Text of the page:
Just saw a tweet about this article from eSchools News "Ten Tips for Building eCommunication." (Thanks @kylepace!) I'm thinking about their list and how it could be applied to a school district as well as an individual teacher's website but also about how these tips are really about creating "community." So I'm going to take a stab at brainstorming a few ideas for each of these and perhaps you might add more of your own in the comments.
1. Start Tweeting: We're seeing that school districts are jumping on the Twitter technology and using it as a way of communicating with parents. Wouldn't it be great if the district tweeted to:
- welcome new teachers to the district
- keep parents up to date with school curriculum nights
- reminders about vacation dates, half days, testing dates, etc.
- congratulate teachers or students on their accomplishments
- communicate regularly with staff
- point out outstanding classroom projects
3. Add more people: eSchool News refers to this as bringing a human dimension to communications. How about creating and sharing a VoiceThread about things going on in the district? It would probably take as much time for someone to record a message as it would to write, revise, print and distribute.
4. Keep it fresh: I think my school district's website does a good job with that but individual teachers don't always. People who are considering moving into the district almost always begin with the district website and then move on to look at what teachers are doing. Simple tools can help to make the updates easy to do and keep the pages fresh. How about enlisting older students (in an elementary building) to buddy up with students who are younger and help them choose pictures or class work that they'd like to display on the teacher's web page?
5. Survey your audiences: While eSchool News points out the use of online tools such as SurveyMonkey or Zoomerang "for less than $50 per year", Google forms provide a free way of surveying people quickly and gathering the results together in a spreadsheet for further analysis.
6. Use new tools in new ways: The article talks about building in feedback loops.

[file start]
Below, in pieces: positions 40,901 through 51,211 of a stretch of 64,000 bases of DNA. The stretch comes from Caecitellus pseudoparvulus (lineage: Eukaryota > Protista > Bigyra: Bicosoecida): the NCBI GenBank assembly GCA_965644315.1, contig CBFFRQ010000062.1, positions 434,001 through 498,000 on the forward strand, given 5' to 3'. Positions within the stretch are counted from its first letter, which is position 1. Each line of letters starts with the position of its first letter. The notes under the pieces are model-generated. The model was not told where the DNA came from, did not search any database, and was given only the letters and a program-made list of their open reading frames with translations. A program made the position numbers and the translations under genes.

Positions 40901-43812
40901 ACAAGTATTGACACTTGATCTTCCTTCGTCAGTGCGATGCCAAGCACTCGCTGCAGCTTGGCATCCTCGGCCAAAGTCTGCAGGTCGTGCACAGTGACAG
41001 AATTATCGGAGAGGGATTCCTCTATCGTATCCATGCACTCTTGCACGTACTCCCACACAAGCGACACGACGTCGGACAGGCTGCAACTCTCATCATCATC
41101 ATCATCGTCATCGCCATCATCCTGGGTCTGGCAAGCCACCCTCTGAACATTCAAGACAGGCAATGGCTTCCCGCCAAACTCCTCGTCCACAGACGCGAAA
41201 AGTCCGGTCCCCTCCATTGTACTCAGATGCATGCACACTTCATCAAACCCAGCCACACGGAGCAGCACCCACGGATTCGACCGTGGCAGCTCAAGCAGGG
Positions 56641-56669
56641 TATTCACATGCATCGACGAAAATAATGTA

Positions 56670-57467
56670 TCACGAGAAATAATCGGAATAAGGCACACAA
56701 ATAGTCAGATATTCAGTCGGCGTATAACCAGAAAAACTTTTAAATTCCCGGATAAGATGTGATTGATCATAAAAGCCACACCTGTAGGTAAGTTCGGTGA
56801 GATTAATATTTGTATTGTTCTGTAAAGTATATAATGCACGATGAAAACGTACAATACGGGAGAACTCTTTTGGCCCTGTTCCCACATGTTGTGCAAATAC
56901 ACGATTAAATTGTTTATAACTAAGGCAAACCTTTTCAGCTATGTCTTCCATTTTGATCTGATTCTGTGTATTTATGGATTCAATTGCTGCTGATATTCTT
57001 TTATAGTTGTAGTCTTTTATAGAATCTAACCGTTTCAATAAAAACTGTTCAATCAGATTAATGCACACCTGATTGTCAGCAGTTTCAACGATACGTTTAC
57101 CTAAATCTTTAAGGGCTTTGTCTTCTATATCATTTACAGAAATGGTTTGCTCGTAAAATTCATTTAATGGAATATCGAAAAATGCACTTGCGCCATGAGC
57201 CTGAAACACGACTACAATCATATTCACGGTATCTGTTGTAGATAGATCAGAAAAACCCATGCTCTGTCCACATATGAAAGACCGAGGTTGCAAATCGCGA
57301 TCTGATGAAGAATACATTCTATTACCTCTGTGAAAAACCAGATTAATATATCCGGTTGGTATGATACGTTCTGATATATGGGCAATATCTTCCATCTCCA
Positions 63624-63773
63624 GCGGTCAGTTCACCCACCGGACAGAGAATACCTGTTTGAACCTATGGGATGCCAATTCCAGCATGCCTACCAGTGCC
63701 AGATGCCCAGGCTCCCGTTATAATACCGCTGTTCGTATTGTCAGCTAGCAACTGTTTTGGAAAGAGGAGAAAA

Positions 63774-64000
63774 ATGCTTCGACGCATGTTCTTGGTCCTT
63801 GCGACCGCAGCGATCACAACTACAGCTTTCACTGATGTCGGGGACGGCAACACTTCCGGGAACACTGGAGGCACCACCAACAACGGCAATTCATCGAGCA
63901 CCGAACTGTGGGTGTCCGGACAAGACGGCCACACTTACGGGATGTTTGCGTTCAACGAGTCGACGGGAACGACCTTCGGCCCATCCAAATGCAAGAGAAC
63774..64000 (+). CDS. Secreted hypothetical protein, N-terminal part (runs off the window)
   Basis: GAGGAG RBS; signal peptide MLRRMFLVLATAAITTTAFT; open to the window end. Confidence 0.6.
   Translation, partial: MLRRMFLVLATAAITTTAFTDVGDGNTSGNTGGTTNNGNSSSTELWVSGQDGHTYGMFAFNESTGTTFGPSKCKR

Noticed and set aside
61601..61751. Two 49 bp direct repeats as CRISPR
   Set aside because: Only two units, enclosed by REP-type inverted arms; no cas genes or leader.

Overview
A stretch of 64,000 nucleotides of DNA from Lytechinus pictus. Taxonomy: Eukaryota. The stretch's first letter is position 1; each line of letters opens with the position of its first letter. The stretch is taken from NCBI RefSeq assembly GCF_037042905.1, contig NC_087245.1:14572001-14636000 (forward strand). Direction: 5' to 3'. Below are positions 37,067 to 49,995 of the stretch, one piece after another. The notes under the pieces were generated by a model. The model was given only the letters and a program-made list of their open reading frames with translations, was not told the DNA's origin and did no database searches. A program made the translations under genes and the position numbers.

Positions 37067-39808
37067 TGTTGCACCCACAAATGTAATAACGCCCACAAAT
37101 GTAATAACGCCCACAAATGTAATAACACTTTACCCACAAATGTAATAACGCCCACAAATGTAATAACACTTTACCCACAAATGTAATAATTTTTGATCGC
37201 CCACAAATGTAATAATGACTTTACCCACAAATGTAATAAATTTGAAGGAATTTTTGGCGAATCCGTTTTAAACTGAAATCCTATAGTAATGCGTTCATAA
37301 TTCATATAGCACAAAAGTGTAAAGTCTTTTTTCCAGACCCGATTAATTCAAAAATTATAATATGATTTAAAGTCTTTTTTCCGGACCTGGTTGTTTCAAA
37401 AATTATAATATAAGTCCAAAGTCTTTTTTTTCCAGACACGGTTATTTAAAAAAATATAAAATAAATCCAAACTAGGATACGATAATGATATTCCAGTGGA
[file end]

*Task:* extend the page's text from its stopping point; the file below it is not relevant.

- Seems like Google forms would be easy to use. It could be embedded in a teacher's webpage for parents to visit with ease. A survey form could be used for gathering names of parents to help with field trips or special events or for students to gather data to be used in Science, Math, Social Studies, etc.
- How about presenting a math problem to be solved, then have a chat room such as Today's Meet set up for other classes to contribute their ideas and/or chat about the possibile solutions?
- What if student's doing a Reader's Theatre were streamed live to other classrooms?
- Blogs are easy to set up. Classblogmeister and Edublogs are pretty standard for classrooms and they're free.
- Video streaming in-school events, evening concerts and other events would be a great way to bring the school and community together
- Put a virtual bookshelf, such as GoodReads, Library Thing and others on your blog or website and invite others to talk about the stories you're reading with your students - your memories, what connections those stories have to your childhood, etc.
- Does your network administrator or IT team know what's going on in your classrooms? Now is a good time to help them see what they're supporting. Send them regular emails, tweets or whatever linking them to class projects, blogs and other instructional work where the technology is key.
10. Learn from the kids: Many of the teachers I work with have said that they feel like the kids know more than they do. So what? We can take advantage of that. We can create expert groups among our students to buddy up with younger kids or with other teachers for assistance. That would be a great way to promote community in the school.
Well...that's what I've come up with. Anything you'd like to add?